Moderator: Lastly, is there anything that you would like to emphasize once again?
Furumai: We have aimed for and worked hard to host the IWA World Water Congress & Exhibition in Japan and finally it has become a reality. I believe that the government, various entities and the industry working together as Team Japan — where you can see Japan’s wa, or harmony — won approval. It is of course important to work together with other countries in this congress. However, I also think it is highlighted to further deepen cooperation among the government, industries and academia within Japan and to develop closer ties among water professionals in different areas of expertise through this congress.
Also, I hope that many people who attend this congress will feel that “IWA is an attractive academic society” and become individual members, and many participants from Asian countries consider becoming governing country members. Then we could further deepen our networking within Asia. Today entities and corporations have rolled out in Asia based on the “water business aims global” idea. Such inertia is occurring, where young people who can interact internationally are increasingly joining entities and national government. When they become section chiefs or division managers, they can say that we should work actively with a global perspective. If this happens, I think we can say this congress was a great success.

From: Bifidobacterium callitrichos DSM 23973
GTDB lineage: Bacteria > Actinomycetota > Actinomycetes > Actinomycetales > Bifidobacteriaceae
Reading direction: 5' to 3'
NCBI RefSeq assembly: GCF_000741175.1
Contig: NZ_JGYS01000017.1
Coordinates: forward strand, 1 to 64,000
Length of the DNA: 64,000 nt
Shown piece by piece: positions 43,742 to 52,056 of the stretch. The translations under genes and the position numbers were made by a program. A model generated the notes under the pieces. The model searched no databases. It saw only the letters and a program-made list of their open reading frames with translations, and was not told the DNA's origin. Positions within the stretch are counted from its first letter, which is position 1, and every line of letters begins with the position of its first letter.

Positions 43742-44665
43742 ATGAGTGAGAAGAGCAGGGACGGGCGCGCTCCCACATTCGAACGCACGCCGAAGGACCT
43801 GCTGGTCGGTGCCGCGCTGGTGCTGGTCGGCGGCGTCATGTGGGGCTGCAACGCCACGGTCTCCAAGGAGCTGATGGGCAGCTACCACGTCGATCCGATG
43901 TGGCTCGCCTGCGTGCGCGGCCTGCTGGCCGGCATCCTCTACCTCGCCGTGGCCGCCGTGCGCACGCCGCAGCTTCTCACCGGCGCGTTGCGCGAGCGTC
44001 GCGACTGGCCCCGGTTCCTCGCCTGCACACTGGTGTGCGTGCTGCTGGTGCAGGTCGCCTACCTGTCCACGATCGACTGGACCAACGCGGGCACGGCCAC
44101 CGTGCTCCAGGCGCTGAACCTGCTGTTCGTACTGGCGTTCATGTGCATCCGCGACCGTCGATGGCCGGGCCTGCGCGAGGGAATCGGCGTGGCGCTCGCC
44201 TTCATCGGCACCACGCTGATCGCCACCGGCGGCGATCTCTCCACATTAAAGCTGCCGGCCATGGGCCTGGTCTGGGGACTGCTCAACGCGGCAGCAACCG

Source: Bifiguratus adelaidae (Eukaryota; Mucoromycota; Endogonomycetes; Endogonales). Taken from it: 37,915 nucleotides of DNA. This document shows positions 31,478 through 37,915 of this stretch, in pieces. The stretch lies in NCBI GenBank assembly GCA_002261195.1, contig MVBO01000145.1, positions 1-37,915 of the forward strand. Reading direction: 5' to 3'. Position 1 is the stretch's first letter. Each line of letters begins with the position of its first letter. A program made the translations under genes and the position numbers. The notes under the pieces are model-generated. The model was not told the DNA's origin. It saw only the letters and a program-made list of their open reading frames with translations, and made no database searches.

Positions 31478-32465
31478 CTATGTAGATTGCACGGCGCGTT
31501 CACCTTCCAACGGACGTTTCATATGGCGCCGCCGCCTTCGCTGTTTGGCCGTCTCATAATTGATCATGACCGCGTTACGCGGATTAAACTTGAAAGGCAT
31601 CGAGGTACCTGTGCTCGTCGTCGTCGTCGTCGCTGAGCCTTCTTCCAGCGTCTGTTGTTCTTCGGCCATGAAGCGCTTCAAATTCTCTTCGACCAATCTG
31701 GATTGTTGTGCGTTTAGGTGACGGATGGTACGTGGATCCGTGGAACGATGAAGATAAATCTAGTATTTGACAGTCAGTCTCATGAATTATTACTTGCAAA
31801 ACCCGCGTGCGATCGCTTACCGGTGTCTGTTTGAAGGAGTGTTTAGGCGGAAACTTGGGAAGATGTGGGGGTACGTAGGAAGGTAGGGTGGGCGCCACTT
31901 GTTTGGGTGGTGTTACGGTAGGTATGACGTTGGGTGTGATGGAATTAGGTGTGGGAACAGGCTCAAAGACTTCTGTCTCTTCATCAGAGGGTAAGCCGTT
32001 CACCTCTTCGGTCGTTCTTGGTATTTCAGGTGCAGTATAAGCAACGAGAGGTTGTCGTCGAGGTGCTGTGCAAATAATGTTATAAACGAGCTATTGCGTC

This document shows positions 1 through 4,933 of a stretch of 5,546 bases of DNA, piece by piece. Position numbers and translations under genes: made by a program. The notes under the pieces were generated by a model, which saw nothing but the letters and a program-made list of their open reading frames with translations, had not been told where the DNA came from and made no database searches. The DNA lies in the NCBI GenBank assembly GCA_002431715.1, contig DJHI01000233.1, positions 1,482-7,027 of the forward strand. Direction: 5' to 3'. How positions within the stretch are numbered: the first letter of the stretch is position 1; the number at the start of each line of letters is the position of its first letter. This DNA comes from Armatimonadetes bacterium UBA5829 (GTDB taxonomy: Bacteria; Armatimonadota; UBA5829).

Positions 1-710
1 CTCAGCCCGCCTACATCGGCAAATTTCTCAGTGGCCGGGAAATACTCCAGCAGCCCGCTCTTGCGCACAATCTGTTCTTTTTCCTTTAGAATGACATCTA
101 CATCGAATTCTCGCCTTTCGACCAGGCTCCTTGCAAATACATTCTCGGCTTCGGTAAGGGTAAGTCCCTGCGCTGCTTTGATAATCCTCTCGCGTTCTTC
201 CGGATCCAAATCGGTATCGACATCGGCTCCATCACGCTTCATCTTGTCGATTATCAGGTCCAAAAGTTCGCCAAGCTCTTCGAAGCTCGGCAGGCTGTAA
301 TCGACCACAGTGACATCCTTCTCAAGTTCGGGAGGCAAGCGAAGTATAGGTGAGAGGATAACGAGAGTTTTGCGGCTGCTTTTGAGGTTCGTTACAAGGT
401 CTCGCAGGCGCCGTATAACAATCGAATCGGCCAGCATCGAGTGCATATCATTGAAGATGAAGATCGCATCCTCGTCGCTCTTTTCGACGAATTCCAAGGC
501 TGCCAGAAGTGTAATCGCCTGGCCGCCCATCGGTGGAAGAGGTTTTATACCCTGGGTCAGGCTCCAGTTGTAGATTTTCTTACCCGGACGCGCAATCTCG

Tamura: It is self-praise, but Tokyo’s water is really safe and tastes good. When we compare tap water to bottled water, half of the people say that tap water tastes better. Since the 2020 Tokyo Olympic and Paralympic Games will be held in two years, we can promote that people can drink tasty tap water in Tokyo during the congress.